By Jeff Jones

Twitter – @jmjones

JUPITER — Perhaps the most illustrative attitude witnessed at unofficial workouts at the Cardinals spring training facility on Monday morning was that of a young pitcher, overheard expressing surprise to a teammate that so many people were here and working so early in the morning.

“I was afraid I messed something up,” came the response.

Fear not. The Cardinals who haven’t yet reported to the complex in Florida are still within the bounds of acceptable reporting, but many of their teammates have been eager to get ahead of the curve and jump in quickly.

Of the players comprising the 40-man roster, at least 25 were seen in and around the clubhouse and fields either working out or preparing to do so. Others, like pitcher Adam Wainwright, have been at the complex in recent weeks preparing themselves for the official reporting deadline for pitchers and catchers on Tuesday.

Position players aren’t required to be on site for another full week, and yet seven of the eight players who are expected to be in the team’s opening day lineup were already going through workouts, in some cases as a unit.

The most intriguing addition to that group was 17-year-old Malcom Nunez, seen running through different types of ground balls hit by José Oquendo next to Matt Carpenter. Nunez then followed Carpenter to a back field where the third baseman-presumptive joined Paul DeJong, Kolten Wong and Paul Goldschmidt in a series of drills.

Nunez’s presence in that group speaks volumes about the future the Cardinals envision for the almost-too-young-to-believe Cuban third baseman who put up eye-popping numbers – a .414 batting average and 1.272 OPS – in last year’s Dominican summer league.

The other scenes of spring were those that you might expect. Four of the five pitchers frequently projected to be in the opening day pitching rotation took the mound for a bullpen throwing session, with Miles Mikolas next to Carlos Martínez and Jack Flaherty next to Michael Wacha. Only Wainwright was absent. Alex Reyes, himself a rotation candidate, ran through a series of drills and played catch on a back field, but did not climb the mound with the others.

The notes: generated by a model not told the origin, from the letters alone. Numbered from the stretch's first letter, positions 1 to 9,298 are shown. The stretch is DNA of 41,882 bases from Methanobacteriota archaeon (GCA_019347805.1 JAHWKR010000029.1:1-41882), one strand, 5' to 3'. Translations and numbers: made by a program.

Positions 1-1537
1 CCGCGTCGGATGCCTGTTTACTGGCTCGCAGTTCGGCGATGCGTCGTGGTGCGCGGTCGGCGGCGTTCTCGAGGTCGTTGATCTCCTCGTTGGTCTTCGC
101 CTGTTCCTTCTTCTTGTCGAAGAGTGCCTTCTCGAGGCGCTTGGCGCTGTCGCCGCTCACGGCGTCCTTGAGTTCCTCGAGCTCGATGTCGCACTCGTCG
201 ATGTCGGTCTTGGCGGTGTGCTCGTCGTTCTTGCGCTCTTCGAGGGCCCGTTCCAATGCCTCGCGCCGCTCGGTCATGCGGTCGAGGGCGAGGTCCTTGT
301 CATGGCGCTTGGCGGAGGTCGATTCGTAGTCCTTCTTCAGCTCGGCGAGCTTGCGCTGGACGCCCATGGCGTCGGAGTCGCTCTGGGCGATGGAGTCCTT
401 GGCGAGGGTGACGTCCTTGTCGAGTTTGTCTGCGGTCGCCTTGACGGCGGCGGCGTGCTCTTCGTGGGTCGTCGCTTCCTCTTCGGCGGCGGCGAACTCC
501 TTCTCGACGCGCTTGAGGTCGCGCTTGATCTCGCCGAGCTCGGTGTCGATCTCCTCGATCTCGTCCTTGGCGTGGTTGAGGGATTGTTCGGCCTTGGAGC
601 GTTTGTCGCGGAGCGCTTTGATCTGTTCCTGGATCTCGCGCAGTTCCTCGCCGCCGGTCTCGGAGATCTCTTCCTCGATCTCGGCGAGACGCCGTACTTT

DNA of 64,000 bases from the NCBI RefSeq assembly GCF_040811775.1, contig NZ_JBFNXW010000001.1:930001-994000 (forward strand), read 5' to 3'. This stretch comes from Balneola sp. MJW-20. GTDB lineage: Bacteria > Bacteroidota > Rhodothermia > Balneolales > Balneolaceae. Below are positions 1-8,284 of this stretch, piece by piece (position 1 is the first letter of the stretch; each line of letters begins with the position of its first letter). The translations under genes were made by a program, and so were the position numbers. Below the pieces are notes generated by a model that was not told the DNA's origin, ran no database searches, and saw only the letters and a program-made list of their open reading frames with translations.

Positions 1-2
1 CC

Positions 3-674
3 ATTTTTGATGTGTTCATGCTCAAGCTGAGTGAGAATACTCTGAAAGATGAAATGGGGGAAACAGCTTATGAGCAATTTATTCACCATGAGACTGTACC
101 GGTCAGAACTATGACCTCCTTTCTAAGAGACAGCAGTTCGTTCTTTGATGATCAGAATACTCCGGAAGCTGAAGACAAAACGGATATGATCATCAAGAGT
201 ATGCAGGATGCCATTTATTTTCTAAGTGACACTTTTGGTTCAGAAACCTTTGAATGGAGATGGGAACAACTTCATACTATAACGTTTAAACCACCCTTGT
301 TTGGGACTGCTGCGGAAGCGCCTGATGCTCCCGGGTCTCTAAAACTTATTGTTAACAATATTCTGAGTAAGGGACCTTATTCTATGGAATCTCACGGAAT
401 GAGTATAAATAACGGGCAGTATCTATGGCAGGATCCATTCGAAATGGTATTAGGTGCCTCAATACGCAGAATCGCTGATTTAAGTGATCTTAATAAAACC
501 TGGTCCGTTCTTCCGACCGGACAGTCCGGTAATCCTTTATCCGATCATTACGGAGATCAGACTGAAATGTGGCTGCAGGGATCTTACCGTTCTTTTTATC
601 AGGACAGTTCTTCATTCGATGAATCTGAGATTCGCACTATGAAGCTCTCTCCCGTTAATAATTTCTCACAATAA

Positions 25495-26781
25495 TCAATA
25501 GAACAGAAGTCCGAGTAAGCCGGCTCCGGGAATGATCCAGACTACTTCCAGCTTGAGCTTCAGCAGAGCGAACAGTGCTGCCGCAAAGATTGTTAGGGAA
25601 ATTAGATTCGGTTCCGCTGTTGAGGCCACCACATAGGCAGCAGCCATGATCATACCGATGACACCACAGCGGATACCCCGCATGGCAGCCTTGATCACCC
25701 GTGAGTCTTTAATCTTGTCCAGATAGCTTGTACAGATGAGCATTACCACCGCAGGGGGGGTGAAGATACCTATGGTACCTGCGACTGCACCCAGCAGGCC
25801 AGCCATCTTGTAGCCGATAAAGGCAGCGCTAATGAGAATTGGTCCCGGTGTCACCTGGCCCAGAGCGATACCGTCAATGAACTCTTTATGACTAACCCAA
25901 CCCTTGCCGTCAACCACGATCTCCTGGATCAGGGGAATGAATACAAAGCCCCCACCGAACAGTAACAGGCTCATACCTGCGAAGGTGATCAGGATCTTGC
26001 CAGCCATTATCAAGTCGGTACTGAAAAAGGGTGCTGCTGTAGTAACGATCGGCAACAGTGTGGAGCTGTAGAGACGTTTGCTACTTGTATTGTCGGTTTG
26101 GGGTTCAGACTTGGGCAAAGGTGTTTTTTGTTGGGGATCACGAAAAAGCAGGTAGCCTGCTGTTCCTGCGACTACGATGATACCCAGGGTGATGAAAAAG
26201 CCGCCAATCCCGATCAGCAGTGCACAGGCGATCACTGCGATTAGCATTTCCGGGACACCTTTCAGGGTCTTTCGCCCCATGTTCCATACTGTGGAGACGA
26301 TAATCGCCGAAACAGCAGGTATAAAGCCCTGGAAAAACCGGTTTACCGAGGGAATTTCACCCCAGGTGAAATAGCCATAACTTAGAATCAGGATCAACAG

Other changes were more subtle. Oliver Marmol, formerly the first base coach, is now the bench coach and the next in line to take up the manager’s helm in the event that Mike Shildt finds himself removed from a game by an aggrieved umpire. He laughed when asked if friends have been encouraging him to encourage Shildt to find his temper and increase his chances of taking the reins.

Pitcher Dakota Hudson was seen introducing himself to his namesake battery mate, catcher Joe Hudson. The landscape of spring training locker assignments was evaluated and there was great disappointment that pitcher Tommy Layne and outfielder Lane Thomas didn’t end up as locker neighbors. Daniel Ponce de Leon’s jersey hung with his name freshly corrected, the “de” in lower case. He may be the only Cardinal to ever receive that distinction.

Fresh jersey numbers were also seen all over the clubhouse. Jack Flaherty transitioned to 22 from 32, now available with the departure of former manager Mike Matheny. Austin Gomber switched to 36 from 68, and with Francisco Peña’s former 46 now worn by Goldschmidt (pitcher Luke Gregerson has Goldschmidt’s former 44), Peña seized 47. His father Tony, a former Cardinal catcher, wore 26, which remains available with the departure of Bud Norris.

All around the complex on Monday, the mood of settling in was unmistakable. Pitchers who are unlikely to need their batting helmets much – if at all – were being fitted and asking for replacements if they were uncomfortable. An equipment assistant was dispatched in search of socks for one player while another politely inquired about the location of baseballs with which to play catch.

The air of anticipation is understandable and, indeed, welcome. After three baseball seasons in St. Louis without a trip to the postseason and with many moving roster pieces at the end of 2019, this group understands that its construction is designed to chase victories in the short term.

The best way to start is by running, and several Cardinals were doing that on Monday morning as well. Throwing, too. And lifting sets of weights in a workout room whose overhead door was left open to a muggy and breezy morning punctuated by occasional showers. It looked, to the untrained eye, like a functioning camp running at near-full steam.

You can excuse the young pitcher for his anxiety about getting the schedule wrong.